Composting is a cost-efficient way to go green
The month of April is the perfect time to get the whole family involved in doing something at home for the good of the environment.
Composting is a great project to get you started going green: It's easy for the entire family, costs nothing, is simple to keep doing and can save you money on fertilizer.
A natural form of recycling, composting turns your organic garbage – such as food waste, paper, disposable tableware, grass clippings, and much more – into one of nature's best mulches for your garden or yard.
By setting up a compost pile or bin, your family can take positive steps in reducing its carbon footprint while saving money on commercial fertilizers.
And with gardening the number one pastime in America, all that waste can be added to yards to improve soil fertility and root development in plants and grass.
Simple steps to get composting underway:
• Select a convenient spot. It should be semi-shaded and well drained.
• Don't put your compost pile under acid producing trees like pines. If you do not have space for an outdoor pile, use a bin indoors which can be purchased or made at home.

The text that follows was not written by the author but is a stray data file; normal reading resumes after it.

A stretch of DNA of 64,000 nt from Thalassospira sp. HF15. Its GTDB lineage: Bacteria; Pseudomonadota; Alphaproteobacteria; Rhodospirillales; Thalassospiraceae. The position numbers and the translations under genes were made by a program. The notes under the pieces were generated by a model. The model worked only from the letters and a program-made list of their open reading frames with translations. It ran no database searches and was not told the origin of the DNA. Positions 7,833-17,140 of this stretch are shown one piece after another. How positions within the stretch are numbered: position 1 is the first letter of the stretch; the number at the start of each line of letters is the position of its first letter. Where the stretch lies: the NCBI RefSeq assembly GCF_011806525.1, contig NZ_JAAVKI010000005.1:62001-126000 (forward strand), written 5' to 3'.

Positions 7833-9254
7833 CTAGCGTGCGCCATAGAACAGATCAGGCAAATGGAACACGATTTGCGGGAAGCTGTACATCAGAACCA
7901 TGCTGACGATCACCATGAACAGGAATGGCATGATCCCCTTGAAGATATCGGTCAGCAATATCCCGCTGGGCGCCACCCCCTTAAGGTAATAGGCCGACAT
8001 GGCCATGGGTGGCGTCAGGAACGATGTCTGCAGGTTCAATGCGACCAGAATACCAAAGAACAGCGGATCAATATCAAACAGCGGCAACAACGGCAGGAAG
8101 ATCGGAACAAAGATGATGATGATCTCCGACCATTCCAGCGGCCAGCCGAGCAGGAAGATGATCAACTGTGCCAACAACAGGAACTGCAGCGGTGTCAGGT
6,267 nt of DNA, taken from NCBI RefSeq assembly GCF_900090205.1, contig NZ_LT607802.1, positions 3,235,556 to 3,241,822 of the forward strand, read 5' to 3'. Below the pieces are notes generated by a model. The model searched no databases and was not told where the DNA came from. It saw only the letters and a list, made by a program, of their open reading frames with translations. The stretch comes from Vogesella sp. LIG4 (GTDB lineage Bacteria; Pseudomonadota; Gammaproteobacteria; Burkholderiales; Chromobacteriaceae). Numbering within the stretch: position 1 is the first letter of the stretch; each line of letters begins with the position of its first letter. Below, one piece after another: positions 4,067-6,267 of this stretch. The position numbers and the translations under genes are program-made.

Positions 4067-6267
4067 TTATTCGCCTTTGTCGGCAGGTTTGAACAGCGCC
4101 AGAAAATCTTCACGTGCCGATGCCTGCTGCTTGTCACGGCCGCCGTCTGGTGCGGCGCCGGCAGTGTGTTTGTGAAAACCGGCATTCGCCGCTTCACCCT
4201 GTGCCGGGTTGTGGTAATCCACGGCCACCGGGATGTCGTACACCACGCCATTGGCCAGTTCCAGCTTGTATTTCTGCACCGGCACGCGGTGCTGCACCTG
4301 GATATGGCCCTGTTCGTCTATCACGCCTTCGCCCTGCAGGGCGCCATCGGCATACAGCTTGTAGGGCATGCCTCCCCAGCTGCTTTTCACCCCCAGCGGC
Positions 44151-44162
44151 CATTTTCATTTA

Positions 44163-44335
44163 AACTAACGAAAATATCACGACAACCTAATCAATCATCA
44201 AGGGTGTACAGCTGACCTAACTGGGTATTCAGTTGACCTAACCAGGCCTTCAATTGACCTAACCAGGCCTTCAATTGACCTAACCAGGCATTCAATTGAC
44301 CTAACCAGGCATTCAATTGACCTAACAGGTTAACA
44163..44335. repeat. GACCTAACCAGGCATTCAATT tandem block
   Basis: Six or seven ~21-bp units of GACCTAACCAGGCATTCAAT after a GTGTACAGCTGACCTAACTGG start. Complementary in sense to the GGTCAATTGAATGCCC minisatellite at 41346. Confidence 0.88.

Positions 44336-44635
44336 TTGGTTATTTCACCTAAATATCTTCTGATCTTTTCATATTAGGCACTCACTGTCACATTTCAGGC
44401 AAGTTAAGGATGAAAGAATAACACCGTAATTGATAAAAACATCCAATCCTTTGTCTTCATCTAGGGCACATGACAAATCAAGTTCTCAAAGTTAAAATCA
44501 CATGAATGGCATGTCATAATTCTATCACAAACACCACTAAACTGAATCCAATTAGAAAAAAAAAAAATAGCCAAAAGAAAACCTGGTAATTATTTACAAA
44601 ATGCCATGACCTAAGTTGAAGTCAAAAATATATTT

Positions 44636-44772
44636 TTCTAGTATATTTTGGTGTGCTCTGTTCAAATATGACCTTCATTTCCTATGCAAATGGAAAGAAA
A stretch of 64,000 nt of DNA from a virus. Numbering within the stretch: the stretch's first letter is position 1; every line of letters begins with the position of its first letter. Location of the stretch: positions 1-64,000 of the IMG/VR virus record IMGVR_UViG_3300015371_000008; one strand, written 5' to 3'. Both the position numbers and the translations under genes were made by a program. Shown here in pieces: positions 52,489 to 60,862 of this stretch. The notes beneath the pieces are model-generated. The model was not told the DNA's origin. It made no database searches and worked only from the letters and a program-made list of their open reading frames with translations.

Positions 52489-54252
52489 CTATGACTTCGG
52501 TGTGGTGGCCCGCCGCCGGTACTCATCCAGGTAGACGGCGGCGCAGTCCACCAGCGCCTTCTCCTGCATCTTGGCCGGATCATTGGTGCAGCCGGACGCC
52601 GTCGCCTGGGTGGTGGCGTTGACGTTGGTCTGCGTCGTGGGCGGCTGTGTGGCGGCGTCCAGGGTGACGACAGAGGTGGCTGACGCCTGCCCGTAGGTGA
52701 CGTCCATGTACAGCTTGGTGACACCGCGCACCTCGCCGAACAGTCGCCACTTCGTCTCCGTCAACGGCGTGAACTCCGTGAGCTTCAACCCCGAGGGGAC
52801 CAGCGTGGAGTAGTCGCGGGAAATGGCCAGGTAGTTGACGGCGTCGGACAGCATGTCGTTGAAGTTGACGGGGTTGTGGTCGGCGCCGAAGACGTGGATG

• Combine organic wastes such as yard trimmings, food wastes and biodegradable paper plates into a pile.
• Add bulking agents such as wood chips to accelerate the breakdown of organic materials, allowing the finished material to fully stabilize and mature through a curing process.
• When choosing disposable tableware such as plates, bowls and platters, select those made of 100 percent pre-consumer recycled content that also are biodegradable in home composting.
• A properly managed compost bin will not attract pests or rodents and won’t smell badly.
• Typical compost will turn into rich soil in two to five weeks. Use compost in home gardening or donate it to city or public benefit projects.
• Examples of what can be composted: Cardboard rolls, clean paper, biodegradable disposable tableware, fruits and vegetables, yard trimmings, coffee grounds and filters, dryer and vacuum cleaner lint, eggshells, fireplace ashes, hair and fur and tea bags.
Items that should NOT be composted:
• Coal or charcoal ash which may contain substances harmful to plants.
• Dairy products such as butter, egg yolks and milk, which can create odor problems and attract pests.
• Meat or fish bones and scraps may contain parasites, bacteria and germs. Fats, grease, lard and oils which can create odor problems.
• Diseased or insect-ridden plants that can contaminate other vegetation.
• Yard trimmings treated with chemical pesticides may kill beneficial composting organisms.